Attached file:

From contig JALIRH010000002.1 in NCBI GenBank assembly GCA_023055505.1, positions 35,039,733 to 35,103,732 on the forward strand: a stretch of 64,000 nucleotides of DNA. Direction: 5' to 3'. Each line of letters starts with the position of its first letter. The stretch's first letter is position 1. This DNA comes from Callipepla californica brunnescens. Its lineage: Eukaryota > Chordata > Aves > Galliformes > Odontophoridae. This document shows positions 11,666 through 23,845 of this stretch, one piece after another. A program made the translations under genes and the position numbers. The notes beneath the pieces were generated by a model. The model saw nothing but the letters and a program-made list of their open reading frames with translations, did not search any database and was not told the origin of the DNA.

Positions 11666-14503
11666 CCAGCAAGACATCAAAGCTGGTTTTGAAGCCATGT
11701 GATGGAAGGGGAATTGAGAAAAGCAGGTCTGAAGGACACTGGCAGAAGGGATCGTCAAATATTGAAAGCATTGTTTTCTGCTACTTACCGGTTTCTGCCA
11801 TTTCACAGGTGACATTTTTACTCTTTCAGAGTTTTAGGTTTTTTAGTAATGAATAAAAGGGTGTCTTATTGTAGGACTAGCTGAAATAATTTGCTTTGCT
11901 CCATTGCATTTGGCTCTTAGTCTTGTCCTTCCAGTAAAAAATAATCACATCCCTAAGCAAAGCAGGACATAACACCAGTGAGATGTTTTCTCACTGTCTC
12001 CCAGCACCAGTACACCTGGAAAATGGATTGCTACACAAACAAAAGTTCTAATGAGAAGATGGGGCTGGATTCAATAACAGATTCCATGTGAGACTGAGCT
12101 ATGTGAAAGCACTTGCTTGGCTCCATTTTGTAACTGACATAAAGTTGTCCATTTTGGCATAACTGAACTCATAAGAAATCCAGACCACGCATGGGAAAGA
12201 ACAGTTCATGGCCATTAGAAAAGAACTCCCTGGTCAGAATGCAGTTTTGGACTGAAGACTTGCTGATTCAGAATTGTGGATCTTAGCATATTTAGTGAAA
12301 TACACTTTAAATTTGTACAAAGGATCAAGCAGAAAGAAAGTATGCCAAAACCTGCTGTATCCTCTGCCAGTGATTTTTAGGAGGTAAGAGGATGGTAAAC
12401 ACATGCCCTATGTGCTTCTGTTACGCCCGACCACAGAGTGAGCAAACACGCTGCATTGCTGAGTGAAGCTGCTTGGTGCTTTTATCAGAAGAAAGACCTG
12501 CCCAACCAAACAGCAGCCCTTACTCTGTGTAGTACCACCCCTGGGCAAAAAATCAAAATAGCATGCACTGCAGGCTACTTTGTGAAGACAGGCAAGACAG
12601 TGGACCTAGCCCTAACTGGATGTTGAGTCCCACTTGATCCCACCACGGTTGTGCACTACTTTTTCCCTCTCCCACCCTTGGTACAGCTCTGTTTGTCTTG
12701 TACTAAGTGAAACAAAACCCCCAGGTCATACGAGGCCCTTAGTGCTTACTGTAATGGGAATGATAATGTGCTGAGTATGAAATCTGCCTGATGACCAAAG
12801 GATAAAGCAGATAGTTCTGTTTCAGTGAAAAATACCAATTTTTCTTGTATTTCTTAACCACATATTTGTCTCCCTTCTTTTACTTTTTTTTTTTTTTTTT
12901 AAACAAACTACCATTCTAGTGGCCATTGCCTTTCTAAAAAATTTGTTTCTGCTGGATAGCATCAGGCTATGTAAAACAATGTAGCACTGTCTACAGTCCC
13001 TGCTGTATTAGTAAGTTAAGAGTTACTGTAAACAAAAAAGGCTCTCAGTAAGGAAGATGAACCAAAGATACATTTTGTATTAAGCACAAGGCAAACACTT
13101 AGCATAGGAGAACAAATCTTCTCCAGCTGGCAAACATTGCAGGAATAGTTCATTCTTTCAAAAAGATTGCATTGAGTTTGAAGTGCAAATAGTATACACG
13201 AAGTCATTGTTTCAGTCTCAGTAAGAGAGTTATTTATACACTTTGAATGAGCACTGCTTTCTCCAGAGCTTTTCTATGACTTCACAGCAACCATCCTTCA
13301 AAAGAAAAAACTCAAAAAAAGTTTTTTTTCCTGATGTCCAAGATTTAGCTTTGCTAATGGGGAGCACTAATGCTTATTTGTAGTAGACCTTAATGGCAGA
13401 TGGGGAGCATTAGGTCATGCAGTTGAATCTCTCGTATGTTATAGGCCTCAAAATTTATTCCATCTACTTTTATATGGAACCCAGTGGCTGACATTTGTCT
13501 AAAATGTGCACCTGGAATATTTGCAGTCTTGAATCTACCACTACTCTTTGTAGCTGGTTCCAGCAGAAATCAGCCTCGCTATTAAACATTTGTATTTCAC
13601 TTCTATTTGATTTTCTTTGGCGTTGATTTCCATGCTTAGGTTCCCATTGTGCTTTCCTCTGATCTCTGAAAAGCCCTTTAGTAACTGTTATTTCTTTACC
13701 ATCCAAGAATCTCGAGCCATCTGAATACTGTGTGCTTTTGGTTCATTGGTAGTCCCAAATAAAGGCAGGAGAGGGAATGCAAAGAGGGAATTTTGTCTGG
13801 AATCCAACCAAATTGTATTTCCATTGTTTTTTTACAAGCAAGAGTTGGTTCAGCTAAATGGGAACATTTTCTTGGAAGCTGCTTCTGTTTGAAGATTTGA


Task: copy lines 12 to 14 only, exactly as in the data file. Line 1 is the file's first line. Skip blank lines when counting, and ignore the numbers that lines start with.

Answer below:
12501 CCCAACCAAACAGCAGCCCTTACTCTGTGTAGTACCACCCCTGGGCAAAAAATCAAAATAGCATGCACTGCAGGCTACTTTGTGAAGACAGGCAAGACAG
12601 TGGACCTAGCCCTAACTGGATGTTGAGTCCCACTTGATCCCACCACGGTTGTGCACTACTTTTTCCCTCTCCCACCCTTGGTACAGCTCTGTTTGTCTTG
12701 TACTAAGTGAAACAAAACCCCCAGGTCATACGAGGCCCTTAGTGCTTACTGTAATGGGAATGATAATGTGCTGAGTATGAAATCTGCCTGATGACCAAAG